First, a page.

Federal Judge finds merit in challenge to Obama’s deferred-deportation policy

A federal judge has found that a suit by federal immigration agents seeking to block President Obama’s deferred-deportation initiative is likely to succeed on the merits. The initiative in question, which was announced by Obama and Janet Napolitano last year, allows a deferral of the deportation of illegal aliens if they came to the country under the age of 16, are in school or have obtained a high school diploma, haven’t been convicted of a felony, significant misdemeanor or multiple misdemeanors, and aren’t a threat to public safety or national security.

The lead plaintiff challenging the Obama-Napolitano direcive is Chris Crane, president of the National Immigration and Customs Enforcement Council. The lead attorney for the plaintiff is Kansas Secretary of State Kris Kobach. Crane and Kobach both testified this week against the Gang of 8’s immigration reform bill.

Federal district court judge Reed O’Connor (Northern District of Texas) found that DHS does not have discretion to refuse to initiate removal proceedings when the requirements for deportation under a federal statute are met. In other words, DHS does not have discretion to refuse to follow the law.

It’s good to know that when a law says the government “shall” do something, the govenment must do it, even if Barack Obama and Janet Napolitano would rather not.

But Judge O’Connor did not decide whether to grant the immigration agent’s request for a preliminary injunction. Instead he asked the parties for more briefing.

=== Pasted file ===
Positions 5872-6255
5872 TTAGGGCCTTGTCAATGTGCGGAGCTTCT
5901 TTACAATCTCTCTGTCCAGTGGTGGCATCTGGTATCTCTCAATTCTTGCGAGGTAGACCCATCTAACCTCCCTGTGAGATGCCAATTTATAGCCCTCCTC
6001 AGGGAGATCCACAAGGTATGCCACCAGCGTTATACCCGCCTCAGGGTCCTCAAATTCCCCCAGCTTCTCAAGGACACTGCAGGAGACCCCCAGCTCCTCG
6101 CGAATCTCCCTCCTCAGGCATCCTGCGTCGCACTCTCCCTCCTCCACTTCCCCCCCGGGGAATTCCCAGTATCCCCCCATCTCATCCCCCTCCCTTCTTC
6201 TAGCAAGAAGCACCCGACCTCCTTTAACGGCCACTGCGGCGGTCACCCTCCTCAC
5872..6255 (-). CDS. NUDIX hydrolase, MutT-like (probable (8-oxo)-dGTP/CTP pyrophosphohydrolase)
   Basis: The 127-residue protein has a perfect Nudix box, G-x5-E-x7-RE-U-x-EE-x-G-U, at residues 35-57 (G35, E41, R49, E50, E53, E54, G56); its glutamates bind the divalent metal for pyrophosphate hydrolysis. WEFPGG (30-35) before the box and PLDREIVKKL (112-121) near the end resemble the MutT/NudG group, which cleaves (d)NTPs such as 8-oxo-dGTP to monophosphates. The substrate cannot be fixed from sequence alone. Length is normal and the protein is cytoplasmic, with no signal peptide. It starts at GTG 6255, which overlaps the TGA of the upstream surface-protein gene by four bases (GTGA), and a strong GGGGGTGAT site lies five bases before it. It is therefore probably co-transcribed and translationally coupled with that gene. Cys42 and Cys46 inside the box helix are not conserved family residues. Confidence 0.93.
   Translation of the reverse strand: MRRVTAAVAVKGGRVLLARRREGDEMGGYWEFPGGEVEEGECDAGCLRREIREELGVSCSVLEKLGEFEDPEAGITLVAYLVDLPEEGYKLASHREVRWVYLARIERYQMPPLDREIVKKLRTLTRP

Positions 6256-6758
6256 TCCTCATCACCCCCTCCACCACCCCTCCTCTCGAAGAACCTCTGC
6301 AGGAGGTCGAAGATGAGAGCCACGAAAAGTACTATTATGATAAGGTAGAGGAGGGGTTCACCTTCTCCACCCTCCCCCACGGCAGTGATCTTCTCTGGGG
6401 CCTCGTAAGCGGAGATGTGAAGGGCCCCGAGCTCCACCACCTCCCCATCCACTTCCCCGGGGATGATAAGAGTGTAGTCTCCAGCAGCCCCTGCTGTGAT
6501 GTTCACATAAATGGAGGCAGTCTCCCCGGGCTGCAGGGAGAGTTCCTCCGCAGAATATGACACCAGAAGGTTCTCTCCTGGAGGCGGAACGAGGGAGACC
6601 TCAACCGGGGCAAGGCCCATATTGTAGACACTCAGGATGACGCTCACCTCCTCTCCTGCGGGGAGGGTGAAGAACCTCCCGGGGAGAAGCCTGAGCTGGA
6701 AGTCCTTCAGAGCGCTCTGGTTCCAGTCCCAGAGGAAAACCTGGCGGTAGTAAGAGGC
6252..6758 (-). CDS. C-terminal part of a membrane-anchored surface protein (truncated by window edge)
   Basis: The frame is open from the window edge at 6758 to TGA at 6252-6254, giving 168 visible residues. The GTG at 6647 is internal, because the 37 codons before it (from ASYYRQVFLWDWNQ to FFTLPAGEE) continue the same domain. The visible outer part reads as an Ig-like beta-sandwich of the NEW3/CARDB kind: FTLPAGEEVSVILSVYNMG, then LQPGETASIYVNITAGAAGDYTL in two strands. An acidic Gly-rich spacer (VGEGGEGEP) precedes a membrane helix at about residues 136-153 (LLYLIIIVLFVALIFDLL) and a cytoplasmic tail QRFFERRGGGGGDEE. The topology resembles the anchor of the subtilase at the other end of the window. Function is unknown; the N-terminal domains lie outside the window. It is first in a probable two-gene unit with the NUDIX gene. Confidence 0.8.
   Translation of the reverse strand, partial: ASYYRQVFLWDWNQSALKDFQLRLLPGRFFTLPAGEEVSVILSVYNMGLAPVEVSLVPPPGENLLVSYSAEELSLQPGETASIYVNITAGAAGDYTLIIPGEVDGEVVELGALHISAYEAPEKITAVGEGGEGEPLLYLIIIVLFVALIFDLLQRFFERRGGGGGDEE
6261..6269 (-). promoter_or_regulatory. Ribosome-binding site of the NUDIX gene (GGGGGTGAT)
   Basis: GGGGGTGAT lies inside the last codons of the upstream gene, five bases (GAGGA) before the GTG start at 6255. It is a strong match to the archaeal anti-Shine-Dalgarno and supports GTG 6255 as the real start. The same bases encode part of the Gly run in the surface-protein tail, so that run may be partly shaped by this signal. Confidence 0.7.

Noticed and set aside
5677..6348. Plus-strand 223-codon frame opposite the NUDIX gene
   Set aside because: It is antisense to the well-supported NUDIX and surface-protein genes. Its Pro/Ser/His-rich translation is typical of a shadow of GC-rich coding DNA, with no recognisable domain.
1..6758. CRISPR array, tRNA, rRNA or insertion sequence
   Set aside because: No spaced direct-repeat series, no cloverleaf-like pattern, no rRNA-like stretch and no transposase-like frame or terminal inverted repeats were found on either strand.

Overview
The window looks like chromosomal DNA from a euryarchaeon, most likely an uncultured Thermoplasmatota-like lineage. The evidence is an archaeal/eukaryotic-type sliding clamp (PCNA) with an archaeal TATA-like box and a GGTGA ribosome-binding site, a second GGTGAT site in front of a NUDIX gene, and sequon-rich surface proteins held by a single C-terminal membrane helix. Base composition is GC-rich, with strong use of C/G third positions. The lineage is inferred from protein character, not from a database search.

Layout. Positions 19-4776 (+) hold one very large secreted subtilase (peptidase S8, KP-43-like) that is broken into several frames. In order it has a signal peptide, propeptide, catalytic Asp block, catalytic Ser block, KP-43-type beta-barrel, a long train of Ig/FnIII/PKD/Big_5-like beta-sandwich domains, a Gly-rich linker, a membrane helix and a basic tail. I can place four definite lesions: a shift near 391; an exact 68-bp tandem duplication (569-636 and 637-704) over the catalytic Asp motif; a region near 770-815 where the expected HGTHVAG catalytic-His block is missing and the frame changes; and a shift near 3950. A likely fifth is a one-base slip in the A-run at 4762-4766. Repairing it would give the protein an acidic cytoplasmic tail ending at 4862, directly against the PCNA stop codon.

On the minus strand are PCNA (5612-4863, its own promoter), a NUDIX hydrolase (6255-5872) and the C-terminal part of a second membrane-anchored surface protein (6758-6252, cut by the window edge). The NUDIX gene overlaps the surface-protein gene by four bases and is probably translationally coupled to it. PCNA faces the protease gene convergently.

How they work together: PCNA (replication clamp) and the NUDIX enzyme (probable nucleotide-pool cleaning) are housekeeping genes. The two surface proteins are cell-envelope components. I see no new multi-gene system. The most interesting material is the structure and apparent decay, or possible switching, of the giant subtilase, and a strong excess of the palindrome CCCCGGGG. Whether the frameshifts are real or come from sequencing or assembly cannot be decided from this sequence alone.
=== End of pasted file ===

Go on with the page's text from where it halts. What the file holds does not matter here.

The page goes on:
The issue that Judge O’Connor wants briefed is whether the court has jurisdiction over the case, or whether it is actually an employment suit that should be decided administratively. The government, he found, failed to brief this defense adequately.

Normally, that would mean the issue is waived. However, the issue of a court’s subject matter jurisdiction cannot be waived. Thus, the judge had to bail out the government lawyers.

But jurisdiction or no jurisdiction, the lawless conduct of Obama and Napolitano demonstrates that the government cannot be trusted to enforce provisons of immigration law it doesn’t like. This means that we can have no confidence that the government will adhere to the requirements in the Gang of 8 legislation that were inserted to win over Marco Rubio and other naive conservatives.

Moreover, the Gang’s legislation confers vast discretion on the head of DHS. If DHS won’t even follow Congress’s strict requirements, we certainly cannot expect it to exercise its discretion in an even-handed manner.

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